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Has the expansion of vicarious liability been halted? The Supreme Court hands down its judgment in Trustees of the Barry Congregation of Jehovah’s Witnesses v BXB.

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By David Williams & William Swift


Published 05 May 2023


Recent years have seen a number of judgments on whether an employer or organisation should be vicariously liable for the actions of its employees or quasi-employees. On 26 April 2023, the Supreme Court handed down its judgment in the Barry Congregation case, confirming the boundaries of vicarious liability following the 2020 judgment in Various Claimants v Wm Morrison Supermarkets Plc.

The claimant sought damages following her being raped by an elder of the Barry Congregation. The claimant and her husband had become very close friends of the elder and his wife, having met through the elder’s position in their congregation. After a change in the elder’s behaviour, the claimant contacted the elder’s father who advised the claimant that the elder was suffering from depression and needed love and support.

After a morning of evangelising with the elder and his wife, the claimant and her husband went to the elder’s home. As the claimant went into a room to provide support to the elder, he raped her; the elder was prosecuted and convicted of the rape.

At first instance, the congregation was found to be vicariously liable for the actions of the elder, the Court finding that the relationship between the defendant and the elder was capable of giving rise to vicarious liability and that the rape was sufficiently closely connected to the elder’s position in the congregation to make it just and reasonable for the defendant to be held vicarious liable for it. This judgment was upheld by the Court of Appeal; the defendant was given permission to appeal to the Supreme Court.

The judgment of Lord Burrows, with which the other four Supreme Court Justices agreed, confirms the two-stage test required to determine whether a defendant should be vicariously liable for the actions of a tortfeasor.

First, a Court should consider whether the relationship between the defendant and tortfeasor is one of employment or akin to employment. In applying the ‘akin to employment’ test, the Court should consider whether the features of the relationship are akin to employment, which may include:

  • whether the work is being paid for in money or in kind;
  • how integral to the organisation the work carried out by the tortfeasor is;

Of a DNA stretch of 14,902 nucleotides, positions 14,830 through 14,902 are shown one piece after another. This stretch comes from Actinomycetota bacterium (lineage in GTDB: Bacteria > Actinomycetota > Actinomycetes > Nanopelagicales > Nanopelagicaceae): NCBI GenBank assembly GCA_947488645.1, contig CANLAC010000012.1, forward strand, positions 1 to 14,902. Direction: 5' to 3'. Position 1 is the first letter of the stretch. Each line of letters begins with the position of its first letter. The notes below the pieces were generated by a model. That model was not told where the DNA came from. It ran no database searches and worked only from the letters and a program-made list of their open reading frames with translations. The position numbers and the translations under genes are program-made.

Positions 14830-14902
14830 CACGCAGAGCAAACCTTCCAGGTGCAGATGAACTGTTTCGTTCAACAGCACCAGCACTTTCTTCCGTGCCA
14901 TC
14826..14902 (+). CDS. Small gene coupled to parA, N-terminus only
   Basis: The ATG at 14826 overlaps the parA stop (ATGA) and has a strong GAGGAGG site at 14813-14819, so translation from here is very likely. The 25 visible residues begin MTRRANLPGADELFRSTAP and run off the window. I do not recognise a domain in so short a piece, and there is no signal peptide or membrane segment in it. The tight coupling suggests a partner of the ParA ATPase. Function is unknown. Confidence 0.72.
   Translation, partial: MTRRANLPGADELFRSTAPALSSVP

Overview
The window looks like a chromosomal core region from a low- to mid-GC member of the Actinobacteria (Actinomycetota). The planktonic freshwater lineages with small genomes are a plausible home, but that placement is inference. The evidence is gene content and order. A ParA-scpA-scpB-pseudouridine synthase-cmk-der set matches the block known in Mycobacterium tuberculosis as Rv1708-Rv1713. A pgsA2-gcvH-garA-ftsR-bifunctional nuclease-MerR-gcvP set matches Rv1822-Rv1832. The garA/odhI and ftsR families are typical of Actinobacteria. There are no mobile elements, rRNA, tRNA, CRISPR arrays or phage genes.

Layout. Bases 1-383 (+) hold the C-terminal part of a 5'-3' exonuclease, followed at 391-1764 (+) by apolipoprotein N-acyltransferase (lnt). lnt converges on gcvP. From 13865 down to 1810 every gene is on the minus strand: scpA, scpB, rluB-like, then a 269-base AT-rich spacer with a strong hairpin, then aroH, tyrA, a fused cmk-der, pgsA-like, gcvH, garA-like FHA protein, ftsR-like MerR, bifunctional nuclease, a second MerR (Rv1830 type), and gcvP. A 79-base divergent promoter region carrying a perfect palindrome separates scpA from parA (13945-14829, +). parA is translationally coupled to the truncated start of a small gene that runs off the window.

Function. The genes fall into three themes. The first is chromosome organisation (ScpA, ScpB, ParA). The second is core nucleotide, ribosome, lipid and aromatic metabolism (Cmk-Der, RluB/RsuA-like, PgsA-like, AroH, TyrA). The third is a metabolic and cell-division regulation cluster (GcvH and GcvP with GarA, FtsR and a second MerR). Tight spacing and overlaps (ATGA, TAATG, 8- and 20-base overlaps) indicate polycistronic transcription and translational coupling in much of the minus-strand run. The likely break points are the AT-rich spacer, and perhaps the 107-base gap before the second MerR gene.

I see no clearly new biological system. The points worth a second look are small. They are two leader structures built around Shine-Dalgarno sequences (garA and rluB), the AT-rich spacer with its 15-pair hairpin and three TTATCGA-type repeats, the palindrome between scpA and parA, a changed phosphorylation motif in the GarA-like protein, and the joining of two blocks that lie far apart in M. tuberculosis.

• the extent of the defendant’s control over the tortfeasor in carrying out the work;
  • whether the work is being carried out for the defendant’s benefit or in further in support of the aims of the organisation;
  • what the situation is with regard to appointment and termination; and
  • whether there is a hierarchy of seniority into which the relevant role fits.

Lord Burrows confirmed that it is important to recognise, as made clear in Various Claimants v Barclays Bank, that the ‘akin to employment’ expansion does not undermine the traditional position that there is no vicarious liability where the tortfeasor is a true independent contractor in relation to the defendant.

The relationship between the elder and the defendant was akin to employment, with the Supreme Court upholding the decisions of the First Instance Judge and Court of Appeal in this respect.

Second, the Court should consider the ‘close connection’ test, established in Various Claimants v Wm Morrison Supermarkets Plc, i.e. whether the wrongful conduct was so closely connected with acts that the tortfeasor was authorised to do that it can fairly and properly be regarded as done by the tortfeasor whilst acting in the course of the tortfeasor’s employment or quasi-employment.

In considering this test, Lord Burrows noted that the rape did not occur as the elder was carrying out any activities connected with his role and instead took place in his own home. It occurred at a point in time when the elder was not exercising control over the claimant because of his position as an elder; they were in the same room due to their close friendship, and the elder was not wearing his metaphorical uniform at the time of the rape.

Whilst, but for his position as an elder, the claimant and the elder would not have formed a close friendship, this the Supreme Court ruled was insufficient to satisfy the close connection test.  The close connection test had not been satisfied as the rape was not so closely connected with acts the elder was permitted to do for it to be fairly and properly regarded as committed in the course of his quasi-employment as an elder.

The final paragraph of the judgment provides a check, stepping back and noting that there is no convincing justification for the defendant to be required to bear the cost or risk of the rape; there is no justification for extending the boundaries of vicarious liability beyond the principled boundaries already in existence.

This judgment confirms the test to be used in vicarious liability cases, providing clarity in this area and confirming that organisations should not be vicariously liable for independent contractors, for acts carried out designed to harm the defendant, or for acts which are not closely connected with the activities a tortfeasor is authorised to do. It also arguably, halts what some have viewed as the recent widening of the scope of vicarious liability and the apparent view that a reason to expand the potential liability of defendants is that they have deep pockets and the wherewithal to meet judgments.